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News from the Friends of The Bernard Biological Field Station of the Claremont Colleges

"A tour of the property readily convinces visitors of the importance of keeping such a beautiful expanse of land, shrubs, and trees for scientific purposes"      An Unfinished Dream, 1981, Robert J. Bernard, Guide of the Claremont Colleges Group Plan

The Decorative Vine on this Newsletter

    Wild cucumber, Marah macrocarpus, is a perennial vine which begins growth in January, then dies back in May or June. The shoots can grow as long as 25 feet and can be seen at the Station hanging in dense sheets from oak trees and covering the ground like a blanket.

    The enormous roots store food and water so the plant can remain dormant during the hot, dry summer. This storage capacity also allows the plant to be among the first to reappear after a fire when its lush, green shoots contrast boldly with the blackened earth.

    Stems of small, creamy, male flowers with a female flower at the base appear in spring. The ovary develops into a four- inch, oval, bright-green fruit covered with vicious prickles. Indians used the large, black seeds as beads. In spite of its common name, wild cucumber tastes extremely nasty to human beings and was given its botanical name in allusion to the bitter waters of Marah mentioned in the Bible.


What is a Field Station?

     A field station is an area set aside for the scientific study of natural processes. It is a real-world laboratory. The land is not manicured but is left in its natural state. The plants have seeded themselves and are those that have evolved to cope with the normal conditions of the site. All of the animals that have evolved with the plants are welcome too. These thousands of organisms depend on each other and form a complex set of interactions whose study is fascinating and important to the preservation of the world around us.

    Its usefulness as a serious teaching and research tool depends on its size since, in small areas, populations canfluctuate widely, causing extinctions and obscuring relationships. The Station's 85 acres are just enough.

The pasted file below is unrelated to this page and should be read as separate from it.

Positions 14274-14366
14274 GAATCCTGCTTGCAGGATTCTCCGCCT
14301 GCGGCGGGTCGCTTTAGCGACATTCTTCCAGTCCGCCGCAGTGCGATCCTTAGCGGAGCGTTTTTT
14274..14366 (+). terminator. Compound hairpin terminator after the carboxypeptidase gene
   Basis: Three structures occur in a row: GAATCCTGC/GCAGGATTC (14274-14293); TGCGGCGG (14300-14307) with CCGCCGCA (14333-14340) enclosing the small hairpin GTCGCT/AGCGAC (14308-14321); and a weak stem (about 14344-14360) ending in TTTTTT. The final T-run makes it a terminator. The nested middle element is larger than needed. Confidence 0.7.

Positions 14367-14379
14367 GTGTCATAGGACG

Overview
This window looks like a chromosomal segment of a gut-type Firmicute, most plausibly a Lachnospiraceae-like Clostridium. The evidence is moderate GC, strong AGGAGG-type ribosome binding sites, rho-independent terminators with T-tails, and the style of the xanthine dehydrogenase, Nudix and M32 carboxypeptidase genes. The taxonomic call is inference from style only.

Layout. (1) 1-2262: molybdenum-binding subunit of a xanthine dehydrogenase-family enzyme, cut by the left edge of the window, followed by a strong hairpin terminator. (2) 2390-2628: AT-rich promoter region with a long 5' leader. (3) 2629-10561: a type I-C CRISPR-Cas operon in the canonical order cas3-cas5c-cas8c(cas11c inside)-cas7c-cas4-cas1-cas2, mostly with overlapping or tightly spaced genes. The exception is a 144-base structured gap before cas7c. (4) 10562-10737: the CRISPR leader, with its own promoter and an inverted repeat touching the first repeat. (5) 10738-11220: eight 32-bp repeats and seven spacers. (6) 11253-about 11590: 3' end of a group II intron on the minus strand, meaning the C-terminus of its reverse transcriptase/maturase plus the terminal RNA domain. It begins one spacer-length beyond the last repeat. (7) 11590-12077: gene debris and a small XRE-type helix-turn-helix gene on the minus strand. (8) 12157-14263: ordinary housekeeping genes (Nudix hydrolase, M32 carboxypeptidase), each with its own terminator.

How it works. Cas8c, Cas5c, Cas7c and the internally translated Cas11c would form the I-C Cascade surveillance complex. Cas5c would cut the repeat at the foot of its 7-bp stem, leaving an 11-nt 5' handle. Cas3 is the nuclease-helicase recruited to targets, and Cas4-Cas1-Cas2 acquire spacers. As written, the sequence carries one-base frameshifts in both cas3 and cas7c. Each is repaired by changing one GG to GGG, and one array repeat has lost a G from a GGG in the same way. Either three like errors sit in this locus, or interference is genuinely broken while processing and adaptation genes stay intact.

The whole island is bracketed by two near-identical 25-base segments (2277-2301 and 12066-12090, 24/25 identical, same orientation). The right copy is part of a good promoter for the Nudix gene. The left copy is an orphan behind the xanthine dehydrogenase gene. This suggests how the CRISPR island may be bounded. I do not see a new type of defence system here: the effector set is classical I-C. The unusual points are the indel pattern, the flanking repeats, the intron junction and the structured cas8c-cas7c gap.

History of the Station

     The station is named after Robert J. Bernard who guided the growth of the Claremont Colleges for many years.

     In 1926, Ellen Browning Scripps made a considerable gift of land for educational use as part of the ClaremontGroup Plan. Much of this land has been used for colleges, some was sold to the School of Theology, and some to the Rancho Santa Ana Botanic Garden. Some of the remaining land has been rented out as a golf course.

     There were several proposals for the 85 acres of land at the corner of Foothill and Mills. It was suggested in 1976 that the land be sold for development. Donald McKenna arranged for the donation to Claremont University Center of the money to buy this land from the Scripps Trust. It was decided to use it as a field station so it would be in educational use and therefore tax-free.

     Robert J. Bernard, in his history of the Claremont Colleges, says "They (the trustees) were delighted withsuch an outcome: it would insure such a facility for all the colleges and the region."

     This wonderful gift has afforded students an opportunity rare among undergraduate biology programs since fieldstations are usually far from a campus. The nearness of the BFS allows it to be included in all levels of undergraduate education and the fence makes it a safer place for students and equipment. It has also enhanced the education of many Claremont school children.

Who uses it?

     The Station is used by both College and community groups. Claremont Colleges faculty and students, andcollege classes which come from as far away as Long Beach, work at the BFS. Many members of the public and many Claremont schoolchildren visit the Station each year as well. Thousands of user-days a year are logged in the guest book.

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